Scottish Cabinet ministers were told the UK Department of Health was investigating a claim of knowingly supplying contaminated blood, newly released files from 2003 show.
Official documents show Scotland’s then health minister Malcolm Chisholm telling the Cabinet of the Scottish Executive at a meeting in October 2003 there were two current issues relating to the contaminated blood scandal – recommendations for compensations levels and the claim the contaminated blood and knowingly been supplied.
Thousands of people across the UK in the 1970s and 1980s were given blood products infected with hepatitis viruses and HIV. The first UK-wide inquiry into the public health disaster heard in 2018 it is estimated more than 25,000 could have been affected.
The UK government imported blood clotting factor from the US, where much of the plasma used came from donors such as prison inmates and was not properly screened, which was then given to haemophiliacs and other patients in the UK.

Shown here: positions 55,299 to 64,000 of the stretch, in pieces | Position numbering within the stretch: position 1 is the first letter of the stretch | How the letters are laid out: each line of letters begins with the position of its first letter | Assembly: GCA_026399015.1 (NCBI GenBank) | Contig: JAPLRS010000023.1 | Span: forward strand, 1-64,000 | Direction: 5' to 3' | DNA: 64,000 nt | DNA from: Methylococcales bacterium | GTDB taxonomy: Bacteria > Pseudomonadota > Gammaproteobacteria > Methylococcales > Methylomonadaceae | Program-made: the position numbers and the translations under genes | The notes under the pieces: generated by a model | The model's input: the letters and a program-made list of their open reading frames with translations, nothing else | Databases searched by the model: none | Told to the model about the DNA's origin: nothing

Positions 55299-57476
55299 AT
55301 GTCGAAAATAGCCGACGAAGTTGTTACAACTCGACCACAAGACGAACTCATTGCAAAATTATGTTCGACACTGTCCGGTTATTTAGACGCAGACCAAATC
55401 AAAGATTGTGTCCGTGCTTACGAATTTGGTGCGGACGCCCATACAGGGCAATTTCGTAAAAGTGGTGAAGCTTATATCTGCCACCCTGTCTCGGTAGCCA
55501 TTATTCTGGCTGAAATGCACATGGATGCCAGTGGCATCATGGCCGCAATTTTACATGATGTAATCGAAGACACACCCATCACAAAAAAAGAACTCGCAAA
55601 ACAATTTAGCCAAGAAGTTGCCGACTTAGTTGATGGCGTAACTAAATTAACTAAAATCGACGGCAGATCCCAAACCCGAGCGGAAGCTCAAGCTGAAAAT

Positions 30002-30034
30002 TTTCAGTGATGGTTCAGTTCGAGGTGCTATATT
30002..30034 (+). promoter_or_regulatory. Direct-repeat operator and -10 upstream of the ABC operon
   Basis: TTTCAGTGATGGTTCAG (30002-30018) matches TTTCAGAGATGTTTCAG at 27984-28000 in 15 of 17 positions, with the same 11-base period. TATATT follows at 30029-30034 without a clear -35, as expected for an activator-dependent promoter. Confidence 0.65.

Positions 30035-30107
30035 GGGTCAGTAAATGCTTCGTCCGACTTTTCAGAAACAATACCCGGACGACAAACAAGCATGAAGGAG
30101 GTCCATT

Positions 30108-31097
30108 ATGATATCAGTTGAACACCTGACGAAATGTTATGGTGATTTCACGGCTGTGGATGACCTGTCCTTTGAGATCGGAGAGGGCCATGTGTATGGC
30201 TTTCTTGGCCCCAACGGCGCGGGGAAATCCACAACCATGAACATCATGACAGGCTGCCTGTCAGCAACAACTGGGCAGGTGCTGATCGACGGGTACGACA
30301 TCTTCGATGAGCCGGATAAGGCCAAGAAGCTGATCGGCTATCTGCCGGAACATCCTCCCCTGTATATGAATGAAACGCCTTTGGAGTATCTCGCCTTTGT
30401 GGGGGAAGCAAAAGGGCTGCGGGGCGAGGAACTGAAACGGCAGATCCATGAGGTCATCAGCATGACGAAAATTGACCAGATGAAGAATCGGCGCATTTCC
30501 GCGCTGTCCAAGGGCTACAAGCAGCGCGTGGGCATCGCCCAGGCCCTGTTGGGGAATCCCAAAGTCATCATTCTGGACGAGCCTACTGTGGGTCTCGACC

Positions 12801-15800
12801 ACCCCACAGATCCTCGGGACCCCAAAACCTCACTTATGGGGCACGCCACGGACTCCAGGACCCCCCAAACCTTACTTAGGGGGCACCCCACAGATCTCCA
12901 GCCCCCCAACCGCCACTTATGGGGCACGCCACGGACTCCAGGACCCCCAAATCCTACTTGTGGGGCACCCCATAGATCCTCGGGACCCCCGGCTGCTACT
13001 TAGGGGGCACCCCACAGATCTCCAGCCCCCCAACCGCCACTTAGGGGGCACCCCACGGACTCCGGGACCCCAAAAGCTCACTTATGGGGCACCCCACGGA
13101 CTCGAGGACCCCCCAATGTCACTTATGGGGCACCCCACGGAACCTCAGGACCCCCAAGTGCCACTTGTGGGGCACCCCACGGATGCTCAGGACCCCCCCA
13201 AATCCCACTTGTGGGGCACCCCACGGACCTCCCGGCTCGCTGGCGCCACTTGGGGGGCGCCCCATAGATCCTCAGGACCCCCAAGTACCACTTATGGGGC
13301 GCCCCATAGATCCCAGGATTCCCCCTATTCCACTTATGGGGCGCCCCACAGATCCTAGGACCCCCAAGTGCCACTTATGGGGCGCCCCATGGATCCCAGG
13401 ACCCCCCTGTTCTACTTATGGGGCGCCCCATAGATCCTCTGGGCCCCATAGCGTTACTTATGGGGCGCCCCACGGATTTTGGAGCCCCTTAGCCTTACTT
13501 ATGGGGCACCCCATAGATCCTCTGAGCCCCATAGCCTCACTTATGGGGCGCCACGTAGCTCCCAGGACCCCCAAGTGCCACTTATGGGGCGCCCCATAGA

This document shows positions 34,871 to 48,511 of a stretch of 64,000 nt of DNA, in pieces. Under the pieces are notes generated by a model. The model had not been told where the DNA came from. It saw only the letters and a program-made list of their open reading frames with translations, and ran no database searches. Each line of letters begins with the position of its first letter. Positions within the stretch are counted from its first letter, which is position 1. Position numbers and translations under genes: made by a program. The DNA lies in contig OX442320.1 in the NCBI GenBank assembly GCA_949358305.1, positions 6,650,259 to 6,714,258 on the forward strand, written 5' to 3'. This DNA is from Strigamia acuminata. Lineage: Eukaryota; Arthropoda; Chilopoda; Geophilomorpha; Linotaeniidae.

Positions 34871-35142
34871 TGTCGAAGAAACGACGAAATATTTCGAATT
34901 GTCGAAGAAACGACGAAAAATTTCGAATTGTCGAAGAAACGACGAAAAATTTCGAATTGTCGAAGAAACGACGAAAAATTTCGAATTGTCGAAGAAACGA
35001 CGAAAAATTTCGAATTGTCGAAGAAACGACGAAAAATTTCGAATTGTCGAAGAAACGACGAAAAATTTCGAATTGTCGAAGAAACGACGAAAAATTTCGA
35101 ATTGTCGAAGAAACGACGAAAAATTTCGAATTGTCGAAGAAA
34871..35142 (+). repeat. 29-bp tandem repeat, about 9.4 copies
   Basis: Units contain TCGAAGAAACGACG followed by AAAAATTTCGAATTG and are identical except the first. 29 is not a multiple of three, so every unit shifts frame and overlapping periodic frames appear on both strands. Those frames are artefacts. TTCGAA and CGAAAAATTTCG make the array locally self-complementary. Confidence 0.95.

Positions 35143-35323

The papers also record Mr Chisholm telling the Cabinet he had only had money for the cheapest of the options drawn up to compensate those given contaminated blood in Scotland.
That paper states: “Mr Chisholm said that there were two current issues in relation to Hepatitis-C infection through contaminated blood products.
“The first was the calls from Lord Ross, as chairman of the Expert Group, in relation to the level of compensation for those affected and the range of people who should receive it. The second was a claim that the government had knowingly supplied contaminated blood after procedures had been introduced in 1991 to test for the virus used in blood transfusions.
“This would be a very serious matter, if true, and the Health Department was investigating the basis of the claim.”
Earlier that year, in a briefing paper to the Scottish Cabinet, Mr Chisholm said he could only release up to £10m towards a compensation scheme for those in Scotland who had received contaminated blood.
An expert group headed by Lord Ross recommended to a parliamentary committee that all those infected were given compensation payments, including those who have cleared the virus, and payments made to dependants who those who had become infected and died.
However, Mr Chisholm said the scheme should be targeted at those still alive with long-term symptoms of signs of liver inflammation. In three options for compensating this group, ranging from the £50,000-£25,000 for all with long-term symptoms or damage and an another £50,000-£25,000 for those who develop cirrhosis.